The Free Design were a band of siblings from Delevan, New York, who created jazzy, bubbly, sunshine pop similar to the sounds of The Carpenters, The Fifth Dimension, The Zombies, or The Millennium. The Dedrick family lived and recorded in Queens, New York, from the late 1960s to the early 1970s, releasing seven albums during their time together.
Chris Dedrick wrote and arranged most of The Free Design's songs, although Sandy, Bruce, and Ellen Dedrick all contributed their considerable instrumental and vocal talents. Besides performing their own songs, The Free Design created unique cover versions of songs by The Beatles, The Doors, Paul Simon, The Mamas and The Papas, Tim Hardin, and The Turtles, as well as by composers like Stephen Schwartz, Hal David and Burt Bacharach, Hugo Montenegro, and George Gershwin.
The Dedrick siblings were all accomplished musicians, but during their tenure as The Free Design the band utilized the instrumental talents of some of the best session musicians around at the time. The Free Design's albums featured guitarists like Ralph Casale, Tony Mottola, and Jay Berliner, keyboardists like Paul Griffin, Dick Hyman, and bassists like Chuck Rainey.
The Music of '...Sing for Very Important People'
Sing for Very Important Peoplebegins with "Don't Cry, Baby," a Carole King-like piano number that offers comfort to little ones. Joe Raposo, Jon Stone, and Bruce Hart's classic "Can You Tell Me How to Get to Sesame Street?" follows, offering an even sunnier, more upbeat version of the Sesame Street theme than the original, if that's possible! The gentle, atmospheric "Children's Waltz" asks, "what makes a raindrop fall?" while the sprightly piano ballad "Scarlet Tree" is full of vibrant imagery. The Dedrick siblings' father Art wrote "Little Cowboy," whose jazzy clippety clop helps bring little range riders' days to a gentle close.
The tune "Love You" may well be the most well-known song by The Free Design because of its use on movie soundtracks and in commercials. The song was featured during the credits of the 2006 film Stranger Than Fiction, at the very end of season four of the Showtime series Weeds, and as the theme song to the internet podcast “Jordan Jesse Go." “Love You” was also featured in TV commercials for Peter’s Drumstick ice creams in Australia, “Smil” chocolate in Norway, “Cosmote” in Greece, DC Shoes’ second “Progression” short, and in Toyota advertisements internationally. "Love You" encourages grownups to find the child within and live life with a sense of wonder, via an unforgettable weave of mostly a cappella vocal harmonies.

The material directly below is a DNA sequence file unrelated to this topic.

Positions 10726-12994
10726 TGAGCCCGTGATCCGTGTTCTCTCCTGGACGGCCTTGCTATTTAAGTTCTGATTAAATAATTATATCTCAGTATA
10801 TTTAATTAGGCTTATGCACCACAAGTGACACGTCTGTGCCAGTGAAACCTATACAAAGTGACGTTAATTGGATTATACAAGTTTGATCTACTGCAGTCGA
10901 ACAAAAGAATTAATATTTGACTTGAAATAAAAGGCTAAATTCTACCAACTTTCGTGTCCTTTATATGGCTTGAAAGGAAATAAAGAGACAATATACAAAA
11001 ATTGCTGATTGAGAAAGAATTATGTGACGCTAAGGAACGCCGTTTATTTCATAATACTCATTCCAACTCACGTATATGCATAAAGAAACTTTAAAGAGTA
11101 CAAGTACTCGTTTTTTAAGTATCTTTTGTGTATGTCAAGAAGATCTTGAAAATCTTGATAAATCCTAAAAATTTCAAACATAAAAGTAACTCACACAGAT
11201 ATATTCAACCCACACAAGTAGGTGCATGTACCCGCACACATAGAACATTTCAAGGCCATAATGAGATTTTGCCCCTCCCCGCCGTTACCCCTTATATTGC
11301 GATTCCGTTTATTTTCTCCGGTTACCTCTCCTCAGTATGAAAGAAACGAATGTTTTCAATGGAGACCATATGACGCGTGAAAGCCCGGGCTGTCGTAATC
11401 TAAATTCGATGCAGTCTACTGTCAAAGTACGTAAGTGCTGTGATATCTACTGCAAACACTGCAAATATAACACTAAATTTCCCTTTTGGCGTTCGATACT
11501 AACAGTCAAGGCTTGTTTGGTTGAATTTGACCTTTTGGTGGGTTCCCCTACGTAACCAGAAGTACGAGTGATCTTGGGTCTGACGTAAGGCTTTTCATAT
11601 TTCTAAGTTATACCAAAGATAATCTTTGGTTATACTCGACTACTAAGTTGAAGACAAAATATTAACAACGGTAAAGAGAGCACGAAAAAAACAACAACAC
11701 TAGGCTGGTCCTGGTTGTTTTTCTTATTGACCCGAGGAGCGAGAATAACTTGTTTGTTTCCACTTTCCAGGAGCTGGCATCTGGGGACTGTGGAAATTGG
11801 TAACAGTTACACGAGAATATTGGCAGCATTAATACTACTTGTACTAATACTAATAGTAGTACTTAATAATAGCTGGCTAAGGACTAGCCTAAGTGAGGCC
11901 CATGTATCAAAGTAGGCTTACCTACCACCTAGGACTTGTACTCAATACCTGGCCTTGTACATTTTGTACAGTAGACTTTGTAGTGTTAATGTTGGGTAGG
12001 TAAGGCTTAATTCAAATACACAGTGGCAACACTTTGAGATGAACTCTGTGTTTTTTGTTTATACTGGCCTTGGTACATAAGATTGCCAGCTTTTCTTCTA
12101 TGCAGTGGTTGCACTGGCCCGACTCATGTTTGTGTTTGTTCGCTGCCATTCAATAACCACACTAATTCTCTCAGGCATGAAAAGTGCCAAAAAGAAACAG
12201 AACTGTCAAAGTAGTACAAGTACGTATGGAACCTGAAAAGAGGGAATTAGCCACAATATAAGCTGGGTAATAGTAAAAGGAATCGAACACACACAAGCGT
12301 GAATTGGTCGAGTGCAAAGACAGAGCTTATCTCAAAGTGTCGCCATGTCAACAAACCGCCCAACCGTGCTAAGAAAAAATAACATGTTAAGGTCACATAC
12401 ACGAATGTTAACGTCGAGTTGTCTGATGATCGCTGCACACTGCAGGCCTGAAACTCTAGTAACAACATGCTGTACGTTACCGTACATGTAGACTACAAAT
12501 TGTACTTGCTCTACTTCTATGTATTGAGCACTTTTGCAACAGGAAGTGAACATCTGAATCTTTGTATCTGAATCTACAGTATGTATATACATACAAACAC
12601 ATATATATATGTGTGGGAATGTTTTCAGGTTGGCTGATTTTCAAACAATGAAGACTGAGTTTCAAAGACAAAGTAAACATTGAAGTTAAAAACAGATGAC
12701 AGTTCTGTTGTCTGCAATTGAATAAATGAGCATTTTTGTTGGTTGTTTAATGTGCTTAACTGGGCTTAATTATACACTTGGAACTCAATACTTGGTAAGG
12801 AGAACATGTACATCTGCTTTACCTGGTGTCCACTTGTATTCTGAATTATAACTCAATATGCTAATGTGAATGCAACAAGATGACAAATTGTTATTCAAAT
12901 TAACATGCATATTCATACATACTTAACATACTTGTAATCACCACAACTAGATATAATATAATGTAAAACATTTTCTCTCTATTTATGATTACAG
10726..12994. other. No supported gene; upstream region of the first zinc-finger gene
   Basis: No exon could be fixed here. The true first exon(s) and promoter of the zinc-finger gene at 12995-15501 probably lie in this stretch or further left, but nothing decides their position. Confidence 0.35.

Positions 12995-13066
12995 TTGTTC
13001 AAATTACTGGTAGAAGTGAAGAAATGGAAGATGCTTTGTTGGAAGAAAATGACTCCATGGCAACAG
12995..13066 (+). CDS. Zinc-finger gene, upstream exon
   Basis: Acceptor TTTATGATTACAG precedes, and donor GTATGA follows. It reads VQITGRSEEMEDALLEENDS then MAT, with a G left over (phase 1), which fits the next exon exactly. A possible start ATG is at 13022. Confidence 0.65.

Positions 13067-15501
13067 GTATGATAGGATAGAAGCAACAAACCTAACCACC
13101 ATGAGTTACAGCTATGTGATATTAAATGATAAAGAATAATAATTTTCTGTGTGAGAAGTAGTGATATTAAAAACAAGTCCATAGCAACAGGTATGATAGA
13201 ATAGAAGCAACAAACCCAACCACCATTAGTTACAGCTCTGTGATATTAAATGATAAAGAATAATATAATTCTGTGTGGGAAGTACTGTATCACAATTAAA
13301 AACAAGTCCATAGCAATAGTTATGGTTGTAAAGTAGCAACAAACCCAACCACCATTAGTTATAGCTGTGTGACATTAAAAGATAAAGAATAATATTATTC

More Music from '...Sing for Very Important People'
"Ronda Go Round" describes a magical merry-go-round with a gently funky pop backing, explaining that "this one’s special, the beasts they are free, showing little children sights they can’t see." Several of the songs on Sing for Very Important People appear on previous albums by The Free Design. In fact, the band were inspired to record an album of songs for children by Peter, Paul and Mary's release Peter, Paul and Mommy, and by the fact that a few of The Free Design's songs were perfect for kids already.
The rhythmically challenging "Bubbles," originally released on 1970's Stars/Time/Bubbles/Love, includes a wicked guitar solo and contemplates such heavy subjects as parental conflict, aging and death, and the second coming of Jesus Christ, acknowledging that kids think about heavy stuff like that. "Daniel Dolphin," a baroque, chamber music-like tune that describes a friendship with an aquatic creature, first appeared on You Could Be Born Again in 1968. And "Kites Are Fun," arguably The Free Design's poppiest, catchiest tune, was originally released on the band's 1967 album Kites are Fun. Sing for Very Important People gently comes to a close with an a cappella "Lullaby," showcasing The Free Design's prowess at complex vocal harmonies.
The Free Design's influence on indie pop is evidenced by the output of current bands like The High Llamas, Cornelius, Stereolab, and Belle and Sebastian. Sing for Very Important People is a great example of The Free Design's musical strengths and aural appeal, besides being a super album for kids and their families.
Released 1970; Project 3
- "Don't Cry, Baby"
- "Can You Tell Me How to Get to Sesame Street?" (Joe Raposo, Jon Stone and Bruce Hart)
- "Children's Waltz"
- "Scarlet Tree"
- "Little Cowboy"
- "Love You"
- "Ronda Go Round"
- "Daniel Dolphin"
- "Kites Are Fun"